Whether it’s parents complaining about the cost of school uniforms, or students complaining about having to remove their nose piercing, the majority of public and private schools have uniform and dress policies with varying degrees of strictness.
I have researched the benefits and downsides of school uniforms and, while there is no conclusive empirical evidence to say whether uniforms are beneficial for formal learning, the way schools conduct rules and enforce policies teaches students more about civics than the curriculum does.
What advocates of school uniforms say:
Sense of community and belonging.
There is a general perception that school uniforms can reinforce a child’s sense of community and belonging, especially when the child is young.
Improvement in student behaviour.
The media have established that many parents and, I am sure, also a considerable number of teachers, believe that school uniforms contribute to improvements in student behaviour. However, there is insufficient evidence that supports this belief.
As the media have shown, there is a general belief that school uniforms contribute to improved student discipline. Interestingly, however, there is verifiable data that shows that alternative education systems, such as Montessori schools, which generally have a “free dress code”, report less discipline problems and student suspensions than other schools. This example shows that there are many variables that contribute to acceptable or unacceptable student behaviour.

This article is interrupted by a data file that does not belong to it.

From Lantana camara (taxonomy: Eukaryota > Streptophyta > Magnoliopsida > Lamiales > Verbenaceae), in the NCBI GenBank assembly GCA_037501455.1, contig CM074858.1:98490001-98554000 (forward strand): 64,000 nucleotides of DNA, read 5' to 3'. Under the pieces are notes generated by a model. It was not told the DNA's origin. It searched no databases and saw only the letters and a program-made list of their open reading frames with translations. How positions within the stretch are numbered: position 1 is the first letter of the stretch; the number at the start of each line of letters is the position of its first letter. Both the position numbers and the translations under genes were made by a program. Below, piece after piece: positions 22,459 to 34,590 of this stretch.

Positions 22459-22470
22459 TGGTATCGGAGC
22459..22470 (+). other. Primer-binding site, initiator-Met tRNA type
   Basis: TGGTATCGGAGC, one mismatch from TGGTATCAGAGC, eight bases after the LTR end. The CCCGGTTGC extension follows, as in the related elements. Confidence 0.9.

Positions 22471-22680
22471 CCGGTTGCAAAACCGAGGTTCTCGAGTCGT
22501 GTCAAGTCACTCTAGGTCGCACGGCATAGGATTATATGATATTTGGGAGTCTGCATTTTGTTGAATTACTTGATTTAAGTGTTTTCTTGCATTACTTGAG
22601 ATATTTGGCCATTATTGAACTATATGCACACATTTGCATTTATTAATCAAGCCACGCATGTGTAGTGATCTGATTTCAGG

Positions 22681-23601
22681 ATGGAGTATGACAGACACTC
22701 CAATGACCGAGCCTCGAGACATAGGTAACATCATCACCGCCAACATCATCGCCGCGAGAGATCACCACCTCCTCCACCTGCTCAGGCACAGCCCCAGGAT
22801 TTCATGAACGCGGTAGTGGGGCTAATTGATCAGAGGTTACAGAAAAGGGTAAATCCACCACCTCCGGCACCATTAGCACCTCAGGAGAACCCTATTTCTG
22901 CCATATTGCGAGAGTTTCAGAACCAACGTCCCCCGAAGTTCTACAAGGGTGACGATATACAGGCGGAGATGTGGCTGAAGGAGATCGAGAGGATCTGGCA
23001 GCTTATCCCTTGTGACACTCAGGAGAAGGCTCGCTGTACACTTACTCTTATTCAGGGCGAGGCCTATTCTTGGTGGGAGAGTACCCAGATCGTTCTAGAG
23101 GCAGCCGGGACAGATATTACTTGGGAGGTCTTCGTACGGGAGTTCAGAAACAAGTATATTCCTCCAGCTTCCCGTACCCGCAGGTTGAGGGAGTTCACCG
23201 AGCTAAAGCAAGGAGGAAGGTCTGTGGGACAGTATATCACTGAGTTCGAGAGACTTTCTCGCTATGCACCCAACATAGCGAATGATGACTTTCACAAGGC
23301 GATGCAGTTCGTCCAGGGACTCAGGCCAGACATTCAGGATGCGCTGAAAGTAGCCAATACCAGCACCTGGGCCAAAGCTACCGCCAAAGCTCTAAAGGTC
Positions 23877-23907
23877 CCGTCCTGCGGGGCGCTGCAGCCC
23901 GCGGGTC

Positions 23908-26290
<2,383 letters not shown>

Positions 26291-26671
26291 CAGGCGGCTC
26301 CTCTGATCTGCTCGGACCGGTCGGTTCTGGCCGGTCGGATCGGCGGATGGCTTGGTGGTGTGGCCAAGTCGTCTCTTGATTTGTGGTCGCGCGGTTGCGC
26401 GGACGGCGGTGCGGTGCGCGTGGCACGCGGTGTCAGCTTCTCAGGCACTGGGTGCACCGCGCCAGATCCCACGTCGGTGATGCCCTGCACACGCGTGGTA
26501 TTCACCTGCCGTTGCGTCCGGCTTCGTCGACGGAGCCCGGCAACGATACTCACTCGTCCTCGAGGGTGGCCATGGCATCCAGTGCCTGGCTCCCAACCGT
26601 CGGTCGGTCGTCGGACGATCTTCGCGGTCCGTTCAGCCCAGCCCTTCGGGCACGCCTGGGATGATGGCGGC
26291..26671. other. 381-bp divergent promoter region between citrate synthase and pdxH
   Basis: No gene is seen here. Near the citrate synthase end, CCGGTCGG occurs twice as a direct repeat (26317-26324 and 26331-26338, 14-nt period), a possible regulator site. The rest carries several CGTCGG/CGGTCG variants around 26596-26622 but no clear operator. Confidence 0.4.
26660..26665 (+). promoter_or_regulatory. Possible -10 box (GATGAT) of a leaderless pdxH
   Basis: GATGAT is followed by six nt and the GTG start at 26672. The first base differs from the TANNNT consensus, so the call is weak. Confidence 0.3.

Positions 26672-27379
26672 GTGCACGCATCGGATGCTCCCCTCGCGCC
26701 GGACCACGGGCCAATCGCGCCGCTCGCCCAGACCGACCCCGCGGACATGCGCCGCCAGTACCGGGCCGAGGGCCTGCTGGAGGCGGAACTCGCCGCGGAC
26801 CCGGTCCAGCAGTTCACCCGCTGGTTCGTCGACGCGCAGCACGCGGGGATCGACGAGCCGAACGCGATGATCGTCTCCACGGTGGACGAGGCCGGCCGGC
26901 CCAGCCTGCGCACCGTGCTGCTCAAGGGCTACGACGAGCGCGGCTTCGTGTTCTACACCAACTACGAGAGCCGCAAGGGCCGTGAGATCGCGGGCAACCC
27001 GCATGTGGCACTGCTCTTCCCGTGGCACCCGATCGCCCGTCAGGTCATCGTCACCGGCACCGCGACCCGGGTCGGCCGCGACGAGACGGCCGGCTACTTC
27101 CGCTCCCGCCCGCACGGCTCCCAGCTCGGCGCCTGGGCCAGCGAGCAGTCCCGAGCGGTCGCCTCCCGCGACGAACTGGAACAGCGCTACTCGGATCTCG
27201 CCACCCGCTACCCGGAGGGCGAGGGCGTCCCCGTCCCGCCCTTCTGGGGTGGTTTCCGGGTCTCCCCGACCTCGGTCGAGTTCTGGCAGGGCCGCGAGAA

Less competition and peer pressure concerning fashion items.
In our fashion-conscious society, there is a concern that teenage girls, but also boys, may be under substantial peer pressure to dress in a particular way and if they do not do so, they may be less accepted by their peers or even excluded from their social circle. Proponents argue that school uniforms negate this issue by requiring everyone to dress the same. The reality in our highly technological world is that peer pressure simply manifests itself in different ways.